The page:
Advanced Techniques in Biomedical Research
  • To provide training in a range of standard techniques in biomedical sciences
  • To develop an ability to apply techniques to specific problems in biomedical research
Medical Genomics
  • To introduce genomics.
  • To demonstrate the importance of gene and protein sequence analysis in biomedical research.
Introductory Pharmacology

This class has been designed to enable you to integrate your knowledge of various areas of pharmacology, develop detailed knowledge and have a critical understanding of current and future drug treatment of selected major diseases. In addition you'll develop critical analytical skills in interpreting cardiovascular experimental data.

In particular this class addresses:
  • health and illness
  • normal and abnormal body function
  • aetiology and epidemiology of major diseases and the principles of their drug treatment
  • symptoms recognition and management
  • molecular bases of drug action
  • therapeutic uses of drugs in man
  • prediction of drug properties, cell and molecular biology of relevance to pharmacy
  • biological methods of measuring drug activity

Elective classes

Choose from this list

Tissue Mechanics

This class aims to provide an introduction to the mechanical properties of human tissue using a PBL approach. With the aid of an existing Finite Element (FE) model of the knee, you'll virtually dissect the knee joint and by doing so identify the different tissue types in the knee. Discussion will take place to determine how to incorporate the material properties of the different tissues into the model. A Journal “club” will be used to discuss recent literature, informing and directing you in performing appropriate experimental methods to determine the mechanical properties, which can then be incorporated into the FE model. A fully working FE knee joint will be the objective of the class.

Regenerative Medicine & Tissue Engineering

To describe the developments and advances in regenerative/repair medicine in terms of:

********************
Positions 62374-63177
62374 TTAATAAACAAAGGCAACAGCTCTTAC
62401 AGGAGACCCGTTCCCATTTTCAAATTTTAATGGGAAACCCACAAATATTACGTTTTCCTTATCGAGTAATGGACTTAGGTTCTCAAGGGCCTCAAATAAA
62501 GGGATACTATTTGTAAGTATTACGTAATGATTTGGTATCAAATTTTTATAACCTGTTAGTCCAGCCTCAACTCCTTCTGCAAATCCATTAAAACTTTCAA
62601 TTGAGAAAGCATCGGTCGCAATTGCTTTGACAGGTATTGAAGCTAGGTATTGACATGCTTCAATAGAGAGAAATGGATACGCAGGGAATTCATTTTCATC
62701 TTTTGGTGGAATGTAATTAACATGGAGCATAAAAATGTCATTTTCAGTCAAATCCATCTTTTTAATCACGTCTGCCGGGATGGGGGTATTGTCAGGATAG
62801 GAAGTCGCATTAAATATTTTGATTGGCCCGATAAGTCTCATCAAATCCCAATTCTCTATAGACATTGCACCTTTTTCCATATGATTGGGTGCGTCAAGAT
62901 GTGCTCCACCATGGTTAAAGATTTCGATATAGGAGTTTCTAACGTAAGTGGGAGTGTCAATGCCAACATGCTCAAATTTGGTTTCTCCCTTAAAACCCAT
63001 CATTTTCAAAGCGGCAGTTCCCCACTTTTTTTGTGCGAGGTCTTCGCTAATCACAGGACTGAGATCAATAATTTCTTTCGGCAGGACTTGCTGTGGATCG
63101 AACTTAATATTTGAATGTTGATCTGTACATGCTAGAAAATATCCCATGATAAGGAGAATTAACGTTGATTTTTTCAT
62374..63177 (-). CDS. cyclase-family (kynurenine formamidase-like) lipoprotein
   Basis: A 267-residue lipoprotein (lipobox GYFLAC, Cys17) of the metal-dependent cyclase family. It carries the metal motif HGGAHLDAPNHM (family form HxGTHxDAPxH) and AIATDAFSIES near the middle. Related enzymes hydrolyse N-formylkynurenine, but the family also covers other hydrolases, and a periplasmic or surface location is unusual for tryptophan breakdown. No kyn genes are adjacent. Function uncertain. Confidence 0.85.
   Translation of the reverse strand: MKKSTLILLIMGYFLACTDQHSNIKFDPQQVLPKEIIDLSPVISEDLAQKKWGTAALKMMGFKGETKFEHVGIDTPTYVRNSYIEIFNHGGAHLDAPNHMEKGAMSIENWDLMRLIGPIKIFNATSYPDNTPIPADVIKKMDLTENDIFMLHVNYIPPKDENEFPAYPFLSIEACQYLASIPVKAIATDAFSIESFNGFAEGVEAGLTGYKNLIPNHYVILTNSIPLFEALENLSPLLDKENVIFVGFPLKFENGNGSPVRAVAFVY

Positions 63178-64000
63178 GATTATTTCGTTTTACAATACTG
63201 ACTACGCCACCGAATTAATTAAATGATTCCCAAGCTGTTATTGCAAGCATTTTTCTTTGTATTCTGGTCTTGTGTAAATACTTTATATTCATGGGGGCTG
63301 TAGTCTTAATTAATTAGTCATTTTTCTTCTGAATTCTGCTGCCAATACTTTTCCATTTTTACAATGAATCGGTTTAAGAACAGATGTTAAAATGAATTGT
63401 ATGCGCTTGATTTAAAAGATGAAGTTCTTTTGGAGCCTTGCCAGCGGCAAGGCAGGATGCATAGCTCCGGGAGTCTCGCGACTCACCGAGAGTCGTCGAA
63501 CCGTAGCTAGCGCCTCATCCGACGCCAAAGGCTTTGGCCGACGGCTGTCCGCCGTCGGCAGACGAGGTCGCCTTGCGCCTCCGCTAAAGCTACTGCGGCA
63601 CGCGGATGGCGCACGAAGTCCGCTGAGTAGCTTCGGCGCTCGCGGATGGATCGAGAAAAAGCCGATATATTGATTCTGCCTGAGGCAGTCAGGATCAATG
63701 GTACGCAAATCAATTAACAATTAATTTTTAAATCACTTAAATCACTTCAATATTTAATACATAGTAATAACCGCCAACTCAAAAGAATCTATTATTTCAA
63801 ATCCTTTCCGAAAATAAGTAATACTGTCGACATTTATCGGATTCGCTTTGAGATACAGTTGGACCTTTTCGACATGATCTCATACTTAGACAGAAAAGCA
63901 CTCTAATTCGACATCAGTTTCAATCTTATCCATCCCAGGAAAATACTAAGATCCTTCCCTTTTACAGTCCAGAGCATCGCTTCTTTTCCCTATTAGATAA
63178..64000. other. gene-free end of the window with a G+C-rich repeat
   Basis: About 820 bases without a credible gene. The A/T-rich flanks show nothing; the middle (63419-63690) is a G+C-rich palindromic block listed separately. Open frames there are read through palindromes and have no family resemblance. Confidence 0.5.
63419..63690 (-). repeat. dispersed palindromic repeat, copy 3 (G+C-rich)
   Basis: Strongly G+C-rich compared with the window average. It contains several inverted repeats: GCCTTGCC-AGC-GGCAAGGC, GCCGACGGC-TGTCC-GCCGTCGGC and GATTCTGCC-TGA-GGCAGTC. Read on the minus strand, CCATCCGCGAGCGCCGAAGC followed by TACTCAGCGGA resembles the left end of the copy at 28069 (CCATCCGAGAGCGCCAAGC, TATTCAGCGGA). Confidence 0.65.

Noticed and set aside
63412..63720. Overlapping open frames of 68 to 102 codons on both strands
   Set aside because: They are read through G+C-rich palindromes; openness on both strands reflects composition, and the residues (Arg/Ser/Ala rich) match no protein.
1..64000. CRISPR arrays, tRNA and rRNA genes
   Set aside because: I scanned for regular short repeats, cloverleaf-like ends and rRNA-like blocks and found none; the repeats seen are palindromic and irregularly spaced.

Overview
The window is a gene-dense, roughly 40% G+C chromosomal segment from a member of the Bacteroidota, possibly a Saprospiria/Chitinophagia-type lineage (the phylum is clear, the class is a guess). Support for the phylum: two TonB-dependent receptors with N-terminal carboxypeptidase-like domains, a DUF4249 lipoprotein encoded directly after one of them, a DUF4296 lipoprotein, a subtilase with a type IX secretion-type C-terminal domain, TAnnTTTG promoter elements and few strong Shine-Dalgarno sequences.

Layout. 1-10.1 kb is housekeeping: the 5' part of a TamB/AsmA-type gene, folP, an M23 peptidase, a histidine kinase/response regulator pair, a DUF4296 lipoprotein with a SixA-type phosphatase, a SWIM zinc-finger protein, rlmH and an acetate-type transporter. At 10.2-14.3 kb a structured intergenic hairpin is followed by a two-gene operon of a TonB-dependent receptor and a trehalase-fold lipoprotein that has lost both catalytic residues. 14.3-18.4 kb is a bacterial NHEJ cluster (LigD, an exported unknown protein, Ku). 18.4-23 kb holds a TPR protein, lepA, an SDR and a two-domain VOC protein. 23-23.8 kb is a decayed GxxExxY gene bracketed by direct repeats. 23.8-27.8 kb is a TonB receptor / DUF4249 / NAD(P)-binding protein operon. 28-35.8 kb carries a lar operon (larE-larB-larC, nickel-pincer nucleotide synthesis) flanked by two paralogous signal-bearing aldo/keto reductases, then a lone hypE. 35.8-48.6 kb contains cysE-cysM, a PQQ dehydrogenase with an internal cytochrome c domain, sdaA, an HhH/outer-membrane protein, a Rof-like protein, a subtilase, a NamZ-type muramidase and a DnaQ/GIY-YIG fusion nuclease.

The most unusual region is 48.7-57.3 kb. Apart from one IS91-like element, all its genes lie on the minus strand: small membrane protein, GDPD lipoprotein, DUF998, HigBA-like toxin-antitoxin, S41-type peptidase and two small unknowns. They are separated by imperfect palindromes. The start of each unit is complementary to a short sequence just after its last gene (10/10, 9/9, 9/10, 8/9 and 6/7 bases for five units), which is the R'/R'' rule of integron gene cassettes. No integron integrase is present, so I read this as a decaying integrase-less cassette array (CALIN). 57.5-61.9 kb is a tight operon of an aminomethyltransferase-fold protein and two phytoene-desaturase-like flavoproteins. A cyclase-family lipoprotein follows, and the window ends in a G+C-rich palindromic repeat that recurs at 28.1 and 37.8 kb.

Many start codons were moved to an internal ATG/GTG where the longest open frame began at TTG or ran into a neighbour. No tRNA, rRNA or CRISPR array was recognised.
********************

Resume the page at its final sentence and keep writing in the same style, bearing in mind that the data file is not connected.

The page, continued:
• source of cells
  • cell expansion/seeding and bioreactor technology
  • tissue scaffolds: design criteria, fabrication and characterisation
  • clinical status of replacement tissues and organs
Prosthetics and Orthotics

This class aims to demonstrate to you how biomechanical principles can be applied to the design, manufacture, fitting procedures and evaluation of prostheses, orthoses and other devices externally applied to the body of patients in need of rehabilitation. It is hoped that you should be able to join manufacturing companies, research groups or clinical teams responsible for the delivery of such systems.

Cardiovascular Devices

This class aims to:

  • give you a broad overview of cardiovascular devices used in the clinical setting for the treatment of a range of clinical conditions
  • demonstrate and develop an understanding of the clinical, design and regulatory challenges involved in developing devices for this clinical sector
  • offer some insight into the pathologies underlying the need for cardiovascular device technologies
Clinical & Sports Biomechanics
This class aims to provide you with the ability to appraise the role of biomechanics and biomechanical measurement techniques in the development and evaluation of clinical practice in rehabilitation and in the production and management of sports injuries. The class will also allow you to assess the role of biomechanics and biomechanical measurement in the improvement of human function and the optimising of sports performance.  The class will focus on orthopaedic and neurological issues.